Name: Albert Quackenbush
City and State: Long Beach, California
How long have you been a member of NAHC?
I have been a member of the NAHC for 11 years and a Life Member just shy of that.
Who introduced you to hunting?
My dad introduced me to hunting at a very young age. We didn’t have TV shows and videos to watch back then. It was all about getting my brother and me into the woods and learning about nature. He started bringing us squirrel hunting with him and then he gave us some bows and arrows to shoot in the backyard. The hay bales took a beating!
Before long, we all had shotguns and archery tackle and you couldn’t keep us out of the woods. I am extremely grateful for all of the hunting knowledge my dad passed on to us.
How old were you when you started hunting?
I started hunting squirrels when I was 9 years old and also began bow hunting around that time. I shot my first whitetail deer with a bow at age 14 and I was hooked.
What’s your favorite animal to hunt?
This is a tough question because hunting elk for the first time last year gave me a taste of some of the best hunting imaginable. The terrain, the smell of the air, and the beauty of the landscape all factored into the 4 days I was in Colorado that produced one of the best hunts ever. That being said, I still love hunting whitetail deer. It’s a challenge trying to match wits with a whitetail. I love hunting whitetails in New York because I get to hunt with my dad and brother. It’s something I look forward to each deer hunting season, even if I can’t be there in body, I am with them in spirit. I truly live vicariously through them from September through November each year.
What’s your fondest hunting memory?
(Here’s the shortened version. If you want the full story, you can read it in my blog). I was 14 years old and I was out hunting by myself. My dad had taken me out multiple times hunting with him and had shown me how to hunt whitetails on the farm.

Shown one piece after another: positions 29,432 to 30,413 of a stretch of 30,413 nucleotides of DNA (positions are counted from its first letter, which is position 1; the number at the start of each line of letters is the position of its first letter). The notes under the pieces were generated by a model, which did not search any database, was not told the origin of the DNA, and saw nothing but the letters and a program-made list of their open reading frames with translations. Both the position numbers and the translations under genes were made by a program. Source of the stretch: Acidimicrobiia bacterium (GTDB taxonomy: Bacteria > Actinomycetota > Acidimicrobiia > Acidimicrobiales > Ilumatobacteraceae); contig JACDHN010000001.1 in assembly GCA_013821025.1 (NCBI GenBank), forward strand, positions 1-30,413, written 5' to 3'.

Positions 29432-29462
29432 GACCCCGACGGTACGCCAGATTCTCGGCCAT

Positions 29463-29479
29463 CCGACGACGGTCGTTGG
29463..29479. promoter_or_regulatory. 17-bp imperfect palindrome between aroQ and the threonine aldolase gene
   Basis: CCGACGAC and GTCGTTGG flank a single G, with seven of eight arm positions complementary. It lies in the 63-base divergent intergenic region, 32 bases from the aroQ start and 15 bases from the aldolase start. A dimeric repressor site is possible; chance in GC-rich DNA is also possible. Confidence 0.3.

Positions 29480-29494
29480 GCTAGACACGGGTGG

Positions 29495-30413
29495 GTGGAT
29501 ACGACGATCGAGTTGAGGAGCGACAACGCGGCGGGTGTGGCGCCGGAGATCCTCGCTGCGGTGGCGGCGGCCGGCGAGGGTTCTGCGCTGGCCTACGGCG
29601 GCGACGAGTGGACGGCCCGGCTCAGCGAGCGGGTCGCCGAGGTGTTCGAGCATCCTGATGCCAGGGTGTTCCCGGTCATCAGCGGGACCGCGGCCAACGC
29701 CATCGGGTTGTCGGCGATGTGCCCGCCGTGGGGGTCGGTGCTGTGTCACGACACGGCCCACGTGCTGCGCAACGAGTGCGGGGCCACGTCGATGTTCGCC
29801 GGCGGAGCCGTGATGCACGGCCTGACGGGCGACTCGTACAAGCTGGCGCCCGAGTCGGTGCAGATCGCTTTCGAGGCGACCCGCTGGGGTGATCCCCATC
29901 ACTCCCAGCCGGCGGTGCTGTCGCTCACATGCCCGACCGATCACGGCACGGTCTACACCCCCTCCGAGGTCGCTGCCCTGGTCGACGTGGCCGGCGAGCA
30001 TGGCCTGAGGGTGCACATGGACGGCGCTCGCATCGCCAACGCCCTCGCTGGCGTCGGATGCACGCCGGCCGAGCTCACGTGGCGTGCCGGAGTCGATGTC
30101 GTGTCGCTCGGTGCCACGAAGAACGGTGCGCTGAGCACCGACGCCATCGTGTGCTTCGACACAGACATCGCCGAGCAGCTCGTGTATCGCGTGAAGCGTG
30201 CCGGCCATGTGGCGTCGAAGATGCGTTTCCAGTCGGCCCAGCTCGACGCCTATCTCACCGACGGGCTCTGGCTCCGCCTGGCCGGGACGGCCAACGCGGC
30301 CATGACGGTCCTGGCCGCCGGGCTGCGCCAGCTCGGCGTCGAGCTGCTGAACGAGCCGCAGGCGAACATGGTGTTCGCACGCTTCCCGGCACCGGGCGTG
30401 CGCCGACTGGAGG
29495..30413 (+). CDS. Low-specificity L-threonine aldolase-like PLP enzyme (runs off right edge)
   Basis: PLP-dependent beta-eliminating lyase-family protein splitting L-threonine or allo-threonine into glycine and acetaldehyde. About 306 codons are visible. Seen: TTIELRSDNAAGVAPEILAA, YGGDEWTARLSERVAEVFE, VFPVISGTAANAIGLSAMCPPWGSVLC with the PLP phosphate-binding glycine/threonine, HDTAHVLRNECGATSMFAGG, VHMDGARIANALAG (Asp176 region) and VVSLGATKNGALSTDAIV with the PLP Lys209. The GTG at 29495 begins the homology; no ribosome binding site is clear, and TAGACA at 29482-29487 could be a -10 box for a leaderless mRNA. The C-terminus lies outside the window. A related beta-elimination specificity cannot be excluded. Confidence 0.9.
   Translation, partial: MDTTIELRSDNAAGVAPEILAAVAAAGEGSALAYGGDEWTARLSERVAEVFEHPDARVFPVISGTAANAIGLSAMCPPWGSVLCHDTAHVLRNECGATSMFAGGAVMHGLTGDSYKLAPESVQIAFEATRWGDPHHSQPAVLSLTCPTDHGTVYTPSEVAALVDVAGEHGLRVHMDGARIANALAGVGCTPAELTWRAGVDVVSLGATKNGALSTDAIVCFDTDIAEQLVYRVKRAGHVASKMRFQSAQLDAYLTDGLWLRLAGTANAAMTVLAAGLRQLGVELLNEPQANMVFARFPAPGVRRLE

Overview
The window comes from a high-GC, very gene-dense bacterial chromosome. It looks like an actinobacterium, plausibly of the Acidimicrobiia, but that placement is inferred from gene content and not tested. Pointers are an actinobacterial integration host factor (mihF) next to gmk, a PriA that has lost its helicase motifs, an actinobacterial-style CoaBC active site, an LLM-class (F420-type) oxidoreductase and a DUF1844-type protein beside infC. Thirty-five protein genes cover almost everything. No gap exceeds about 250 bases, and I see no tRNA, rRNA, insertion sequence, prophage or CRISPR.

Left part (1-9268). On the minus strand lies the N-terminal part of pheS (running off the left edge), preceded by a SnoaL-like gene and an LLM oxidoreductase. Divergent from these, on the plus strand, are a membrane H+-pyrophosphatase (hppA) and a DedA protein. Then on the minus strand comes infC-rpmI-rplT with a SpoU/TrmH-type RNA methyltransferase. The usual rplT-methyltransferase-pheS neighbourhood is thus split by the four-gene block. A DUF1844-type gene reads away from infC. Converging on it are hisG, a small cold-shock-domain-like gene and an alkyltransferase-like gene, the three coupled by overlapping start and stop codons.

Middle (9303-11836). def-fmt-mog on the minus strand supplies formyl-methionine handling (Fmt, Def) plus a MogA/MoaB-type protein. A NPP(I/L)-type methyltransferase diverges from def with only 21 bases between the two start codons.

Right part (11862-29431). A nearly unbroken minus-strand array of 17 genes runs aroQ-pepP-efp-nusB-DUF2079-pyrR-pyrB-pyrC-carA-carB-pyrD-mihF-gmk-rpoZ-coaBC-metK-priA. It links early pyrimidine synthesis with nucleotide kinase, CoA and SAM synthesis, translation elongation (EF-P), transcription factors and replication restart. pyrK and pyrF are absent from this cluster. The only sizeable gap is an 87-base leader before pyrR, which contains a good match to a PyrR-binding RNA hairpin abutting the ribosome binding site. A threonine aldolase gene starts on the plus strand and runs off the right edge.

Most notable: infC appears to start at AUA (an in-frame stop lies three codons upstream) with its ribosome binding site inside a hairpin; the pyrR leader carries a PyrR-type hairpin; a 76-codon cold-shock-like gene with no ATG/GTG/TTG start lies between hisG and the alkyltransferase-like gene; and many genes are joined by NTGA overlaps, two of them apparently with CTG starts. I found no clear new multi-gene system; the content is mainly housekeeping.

A deer appeared down at the far end of the drainage ditch I was hunting. As it continued toward me, I felt my heart thumping in my chest as each hoof hit the ground. The deer was a large buck and that made my heart beat even faster. Steam shot out of his nostrils as the buck breathed and then smelled the air. He had no idea I was there, but I was extremely concerned. I was not in a treestand, nor was I in a ground blind. I was standing in an open field, right in his walkway as he walked closer and closer.
After what seemed like a lifetime, the deer closed the distance to 50 yards … 40 … 30… 20. I drew my bow and he abruptly stopped at 10 yards, facing me head on. Our stare down lasted only a few seconds as I anchored, found the crease in his front leg and sent the arrow on its way. It buried itself in the exact spot where I had aimed and then the buck bolted up the hill. I watched the deer run away from me and suddenly drop 60 yards from where I shot him. One kick in the goldenrod and he was done.
Of all of my hunting memories, this one is one of my favorites. There is nothing like being alone in nature and bow hunting whitetail deer with the scent of corn and apples filling the air … feeling the cool mist as it is lifting off the ground and seeing a mature whitetail appear. The anticipation as he walks towards you, the moment of truth when you make every second of the time you spent practicing count for something, and the feeling of sheer happiness when you see the look on your dad’s face when you tell him your hunt was a success.